Two “best abstracts” presented to the main conference are also available as press releases. One shows that taking part in regular exercise can reduce fatigue and pain, and improve cardiovascular health and quality of life in women being treated for MBC. The study is led by Eduardo Oliveira, professor of exercise physiology at the University of Porto, Portugal. The other study demonstrates that patients with MBC have a better quality of life for longer if the progression of their disease can be delayed – it’s an analysis of results from the phase III clinical trial, PALOMA-2.
A final session for advocates was on registries and counting people with MBC, given that almost no country has an accurate figure for the prevalence of advanced disease. Danielle Spence, of Breast Cancer Network Australia, described her country’s initiative to improve cancer registries with the STaR project – which stands for Stage, Treatment and Recurrence, which when implemented at national level would make Australia one of the first to capture this level of detail. Without collecting recurrence data, it is impossible to know how many people are living with MBC (and other metastatic tumours).
Musa Mayer, the leading US advocate and researcher, presented results from two papers, one just out. The first is a model that estimates the number of those living with MBC in the US, and the most recent generated some comment as it is an analysis of a high-quality breast cancer registry maintained by the Swedish Cancer Institute in Seattle, which suggests there could be dramatic drop in metastatic recurrences, but not in de novo (patients diagnosed first with MBC). However, those who do recur appear to have disease highly resistant to treatment, so this is a “good news, bad news” story, as Mayer put it.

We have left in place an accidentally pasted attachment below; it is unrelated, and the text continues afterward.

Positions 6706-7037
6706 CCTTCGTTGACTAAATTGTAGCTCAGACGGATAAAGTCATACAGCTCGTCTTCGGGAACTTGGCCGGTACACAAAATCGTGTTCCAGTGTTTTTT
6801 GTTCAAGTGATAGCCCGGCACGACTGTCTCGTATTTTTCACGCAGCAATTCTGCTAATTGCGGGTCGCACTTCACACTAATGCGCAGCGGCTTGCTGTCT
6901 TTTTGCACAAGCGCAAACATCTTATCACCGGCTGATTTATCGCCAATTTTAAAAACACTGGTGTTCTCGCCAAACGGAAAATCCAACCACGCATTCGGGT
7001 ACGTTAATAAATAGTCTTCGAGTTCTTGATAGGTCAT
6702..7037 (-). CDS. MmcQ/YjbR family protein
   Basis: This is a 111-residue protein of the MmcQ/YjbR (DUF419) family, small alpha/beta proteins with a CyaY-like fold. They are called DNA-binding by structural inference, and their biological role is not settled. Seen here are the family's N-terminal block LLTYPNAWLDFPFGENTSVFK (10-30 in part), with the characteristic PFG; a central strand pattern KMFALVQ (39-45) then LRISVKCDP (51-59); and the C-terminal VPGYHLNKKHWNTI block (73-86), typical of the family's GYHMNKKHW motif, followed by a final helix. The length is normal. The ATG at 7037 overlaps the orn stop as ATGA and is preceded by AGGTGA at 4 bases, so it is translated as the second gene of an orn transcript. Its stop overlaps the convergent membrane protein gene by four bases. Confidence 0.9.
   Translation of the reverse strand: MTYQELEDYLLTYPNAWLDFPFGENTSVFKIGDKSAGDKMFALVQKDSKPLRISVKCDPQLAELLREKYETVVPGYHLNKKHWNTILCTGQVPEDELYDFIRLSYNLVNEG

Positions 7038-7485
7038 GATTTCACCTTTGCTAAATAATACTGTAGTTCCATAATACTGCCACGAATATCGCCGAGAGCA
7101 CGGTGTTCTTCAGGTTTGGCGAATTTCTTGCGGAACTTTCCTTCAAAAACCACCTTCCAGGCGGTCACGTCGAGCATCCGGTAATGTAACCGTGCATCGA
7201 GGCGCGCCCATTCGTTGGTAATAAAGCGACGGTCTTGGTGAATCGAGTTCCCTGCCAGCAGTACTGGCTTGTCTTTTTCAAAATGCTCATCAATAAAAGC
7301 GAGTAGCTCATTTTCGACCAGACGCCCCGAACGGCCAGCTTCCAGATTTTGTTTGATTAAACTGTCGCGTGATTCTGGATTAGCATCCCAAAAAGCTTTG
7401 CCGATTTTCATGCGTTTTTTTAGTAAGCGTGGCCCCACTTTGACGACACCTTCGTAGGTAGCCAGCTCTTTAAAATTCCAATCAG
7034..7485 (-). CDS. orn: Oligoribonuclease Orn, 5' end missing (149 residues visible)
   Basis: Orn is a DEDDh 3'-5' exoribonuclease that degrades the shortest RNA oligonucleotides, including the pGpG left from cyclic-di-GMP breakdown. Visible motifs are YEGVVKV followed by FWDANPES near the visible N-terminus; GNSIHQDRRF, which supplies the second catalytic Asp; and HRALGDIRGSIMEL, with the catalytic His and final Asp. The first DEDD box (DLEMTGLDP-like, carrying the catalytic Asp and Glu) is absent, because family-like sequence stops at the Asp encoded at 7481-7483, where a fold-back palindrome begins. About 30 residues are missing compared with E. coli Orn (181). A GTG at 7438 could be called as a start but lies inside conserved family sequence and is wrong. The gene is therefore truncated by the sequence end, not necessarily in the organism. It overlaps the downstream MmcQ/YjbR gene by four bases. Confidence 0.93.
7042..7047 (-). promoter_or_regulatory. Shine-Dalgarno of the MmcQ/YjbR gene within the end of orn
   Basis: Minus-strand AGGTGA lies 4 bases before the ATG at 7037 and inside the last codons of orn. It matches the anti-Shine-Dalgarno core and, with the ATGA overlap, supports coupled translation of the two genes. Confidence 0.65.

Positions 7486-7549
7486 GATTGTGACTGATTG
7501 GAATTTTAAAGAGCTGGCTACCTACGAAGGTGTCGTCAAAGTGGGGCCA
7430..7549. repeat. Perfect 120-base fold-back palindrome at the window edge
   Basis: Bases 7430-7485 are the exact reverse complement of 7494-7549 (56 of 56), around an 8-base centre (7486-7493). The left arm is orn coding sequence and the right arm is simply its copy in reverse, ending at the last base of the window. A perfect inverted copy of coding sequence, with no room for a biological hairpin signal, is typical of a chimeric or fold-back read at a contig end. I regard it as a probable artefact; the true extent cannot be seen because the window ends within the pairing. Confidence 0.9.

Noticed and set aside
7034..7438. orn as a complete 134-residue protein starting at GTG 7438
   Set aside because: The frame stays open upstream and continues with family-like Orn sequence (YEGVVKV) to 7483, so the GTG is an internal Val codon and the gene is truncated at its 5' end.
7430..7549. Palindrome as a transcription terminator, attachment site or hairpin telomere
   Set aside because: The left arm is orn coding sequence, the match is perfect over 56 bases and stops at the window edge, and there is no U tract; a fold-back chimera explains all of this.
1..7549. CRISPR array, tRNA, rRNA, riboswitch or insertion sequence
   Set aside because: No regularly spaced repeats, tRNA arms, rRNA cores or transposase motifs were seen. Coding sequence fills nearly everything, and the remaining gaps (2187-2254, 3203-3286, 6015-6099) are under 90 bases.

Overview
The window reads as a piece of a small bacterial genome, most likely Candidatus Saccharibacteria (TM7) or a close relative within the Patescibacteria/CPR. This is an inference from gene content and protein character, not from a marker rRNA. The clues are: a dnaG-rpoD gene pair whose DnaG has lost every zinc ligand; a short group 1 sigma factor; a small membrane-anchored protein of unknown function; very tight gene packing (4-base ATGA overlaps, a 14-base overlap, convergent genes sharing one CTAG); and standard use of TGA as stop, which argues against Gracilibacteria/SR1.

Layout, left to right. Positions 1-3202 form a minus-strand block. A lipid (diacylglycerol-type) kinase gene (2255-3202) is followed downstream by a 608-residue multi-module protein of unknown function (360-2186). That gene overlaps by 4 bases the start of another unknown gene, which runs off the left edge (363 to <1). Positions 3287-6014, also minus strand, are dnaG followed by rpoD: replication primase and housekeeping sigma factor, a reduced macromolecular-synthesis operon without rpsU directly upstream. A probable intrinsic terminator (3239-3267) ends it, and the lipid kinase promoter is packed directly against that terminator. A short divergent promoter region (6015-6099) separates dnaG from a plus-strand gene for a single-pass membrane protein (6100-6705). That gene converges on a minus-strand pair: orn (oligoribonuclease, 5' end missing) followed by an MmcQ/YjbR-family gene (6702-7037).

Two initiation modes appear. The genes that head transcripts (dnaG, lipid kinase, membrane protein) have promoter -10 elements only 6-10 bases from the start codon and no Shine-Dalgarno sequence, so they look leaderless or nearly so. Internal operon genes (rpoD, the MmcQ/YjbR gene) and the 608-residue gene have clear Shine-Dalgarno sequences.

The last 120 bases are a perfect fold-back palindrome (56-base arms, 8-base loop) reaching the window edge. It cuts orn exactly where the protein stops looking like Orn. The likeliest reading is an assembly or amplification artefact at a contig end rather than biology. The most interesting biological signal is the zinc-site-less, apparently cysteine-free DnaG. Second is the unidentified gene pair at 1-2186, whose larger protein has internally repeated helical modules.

Another high-quality breast cancer registry, in Germany, was described by Norbert Marschner – it is a recent project but he said results could well also show a similar drop in the recurrence rate. Finally, Gunes Kalkan from UK charity, Brest Cancer Care, told the frustrating story of England’s attempt to get breast cancer recurrence data universally logged in registries – but despite being made mandatory a few years ago, there has not been a support plan to help hospitals implement the change and most are either not or only partially conforming, and data that has been collected is not available.
The lesson from England is that it can take endorsement from the highest level to make changes – and Cardoso and her fellow co-chairs were pleased that Portugal’s president, Marcelo Rebelo de Sousa, formally opened the conference with words that included how proud he is that Portugal is hosting ABC-Lisbon.
Read also the report on Day 2 of the ABC Lisbon meeting